Virus infections of the central nervous system (CNS) are a significant cause of morbidity and mortality worldwide. Proven treatments are limited to only a few viruses and even when treatments exist (e.g. acyclovir for herpes simplex encephalitis) disability and death remain significant. Our knowledge of viral CNS infections, particularly those involving the spinal cord, is limited and serves as a barrier against the development of novel treatments for these devastating diseases. Enteroviruses are an important cause of virus-induced CNS infections. Although poliovirus (PV), is perhaps the most well-known of the neurotrophic enteroviruses, several non-polio human EVs also target the CNS and are responsible for numerous clinical manifestations, including encephalitis, myelitis and meningitis. Non-polio EVs are common, causing an estimated 10?15 million or more symptomatic annual infections in the US alone. Though most of these infections do not result in CNS disease data from ourselves and others suggest that these viruses can acquire the ability to be neurovirulent. In recent years large outbreaks of enteroviruses have occurred worldwide and neurotropic enteroviruses have been deemed ?re-emerging pathogens?. In 2014, the United States experienced an epidemic of acute flaccid myelitis (AFM) cases in children during a nationwide outbreak of previously rare enterovirus D68 (EV-D68) respiratory disease. Approximately 50% of AFM patients had EV-D68 detected by RT-PCR in respiratory secretions, although EV-D68 was not detected in cerebrospinal fluid from any patient, preventing the establishment of a causative link between EV-D68 and AFM. We have recently shown that clinical isolates of EV-D68 from the 2014 outbreak cause neurologic disease in neonatal mice and propose to use this novel model of virus-induced CNS disease to; (i) increase our understanding of EV-D68-induced CNS disease and investigate how viruses evolve to become neurovirulent (Aim 1); (ii) delineate pathogenic mechanisms that are triggered in the CNS following EV-D68 infection (Aim 3), and (iv) evaluate potential therapeutic targets for EV-D68 induced CNS disease. Our experience with other animal models of virus-induced CNS disease will allow us to rapidly identify whether mechanisms involved in EV-D68 pathogenesis are common to other viruses that infect the CNS and whether treatments which are effective against EV-D68-induced CNS disease have broad spectrum applicability to other virus-induced CNS diseases. Our results are also expected to have relevance non-viral causes of CNS disease, including neurodegeneration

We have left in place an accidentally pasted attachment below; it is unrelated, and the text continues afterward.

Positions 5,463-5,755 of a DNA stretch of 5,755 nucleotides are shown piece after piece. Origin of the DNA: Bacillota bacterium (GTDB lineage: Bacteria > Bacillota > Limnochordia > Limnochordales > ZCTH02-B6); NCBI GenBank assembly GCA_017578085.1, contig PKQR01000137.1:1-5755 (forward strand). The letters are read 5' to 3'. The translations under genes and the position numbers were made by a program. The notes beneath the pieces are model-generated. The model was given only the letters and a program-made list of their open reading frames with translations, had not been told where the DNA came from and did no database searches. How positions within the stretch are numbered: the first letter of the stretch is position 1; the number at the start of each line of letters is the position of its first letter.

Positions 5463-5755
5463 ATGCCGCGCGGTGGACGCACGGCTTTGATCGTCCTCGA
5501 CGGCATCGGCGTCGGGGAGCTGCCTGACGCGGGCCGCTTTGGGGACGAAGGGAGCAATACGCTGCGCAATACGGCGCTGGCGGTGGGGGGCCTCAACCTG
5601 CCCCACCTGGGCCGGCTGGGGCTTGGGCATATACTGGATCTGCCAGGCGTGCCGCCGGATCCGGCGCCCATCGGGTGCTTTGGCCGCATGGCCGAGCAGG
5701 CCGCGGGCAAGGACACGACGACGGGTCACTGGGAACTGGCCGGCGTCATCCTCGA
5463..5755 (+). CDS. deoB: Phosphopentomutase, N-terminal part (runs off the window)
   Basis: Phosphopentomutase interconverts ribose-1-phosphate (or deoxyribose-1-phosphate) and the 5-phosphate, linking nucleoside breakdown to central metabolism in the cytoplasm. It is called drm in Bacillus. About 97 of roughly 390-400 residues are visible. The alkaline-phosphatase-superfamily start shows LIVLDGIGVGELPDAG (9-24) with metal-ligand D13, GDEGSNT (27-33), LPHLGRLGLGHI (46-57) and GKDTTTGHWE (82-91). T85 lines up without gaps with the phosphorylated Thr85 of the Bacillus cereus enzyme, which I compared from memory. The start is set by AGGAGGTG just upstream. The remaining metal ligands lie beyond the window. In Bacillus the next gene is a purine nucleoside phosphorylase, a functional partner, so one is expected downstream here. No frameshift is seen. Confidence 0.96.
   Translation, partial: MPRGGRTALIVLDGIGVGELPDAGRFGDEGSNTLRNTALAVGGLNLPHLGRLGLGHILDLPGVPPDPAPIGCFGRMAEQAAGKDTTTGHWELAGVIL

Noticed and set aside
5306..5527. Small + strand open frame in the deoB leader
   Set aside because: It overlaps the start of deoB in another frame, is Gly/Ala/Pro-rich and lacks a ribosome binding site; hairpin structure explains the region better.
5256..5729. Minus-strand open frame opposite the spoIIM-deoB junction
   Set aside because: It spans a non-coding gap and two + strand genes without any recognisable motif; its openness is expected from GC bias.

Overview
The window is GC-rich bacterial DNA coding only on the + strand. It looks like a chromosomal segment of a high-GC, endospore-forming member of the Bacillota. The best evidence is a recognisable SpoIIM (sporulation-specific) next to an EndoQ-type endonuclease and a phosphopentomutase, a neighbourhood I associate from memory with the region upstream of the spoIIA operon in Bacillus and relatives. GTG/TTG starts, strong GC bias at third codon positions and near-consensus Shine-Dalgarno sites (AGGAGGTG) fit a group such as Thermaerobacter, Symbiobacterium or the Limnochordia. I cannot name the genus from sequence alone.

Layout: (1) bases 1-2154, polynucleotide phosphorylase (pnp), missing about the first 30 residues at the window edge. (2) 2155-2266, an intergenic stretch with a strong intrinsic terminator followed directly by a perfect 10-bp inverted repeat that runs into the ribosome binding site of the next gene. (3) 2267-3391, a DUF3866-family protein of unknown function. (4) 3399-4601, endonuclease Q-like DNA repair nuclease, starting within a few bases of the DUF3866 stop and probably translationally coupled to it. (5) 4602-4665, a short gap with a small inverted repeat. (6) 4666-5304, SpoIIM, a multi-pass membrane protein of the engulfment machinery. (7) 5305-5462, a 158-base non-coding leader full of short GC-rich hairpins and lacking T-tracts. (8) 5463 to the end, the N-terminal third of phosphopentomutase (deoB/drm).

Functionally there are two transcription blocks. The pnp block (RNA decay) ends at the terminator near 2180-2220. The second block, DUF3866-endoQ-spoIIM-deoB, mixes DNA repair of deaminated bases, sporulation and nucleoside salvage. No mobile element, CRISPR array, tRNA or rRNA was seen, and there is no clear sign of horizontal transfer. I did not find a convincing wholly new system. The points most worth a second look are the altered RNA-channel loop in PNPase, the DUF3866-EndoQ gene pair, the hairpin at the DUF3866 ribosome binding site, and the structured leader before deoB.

Virus-induced CNS disease results in significant morbidity and mortality throughout the world. Current treatment strategies are inadequate. We have developed a mouse model of virus- induced CNS disease involving infection of neonatal mice with enterovirus-D68 (EV-D68). We will use this model to identify viral and cellular factors that contribute to disease progression and to evaluate novel therapeutic targets for virus-induced CNS disease.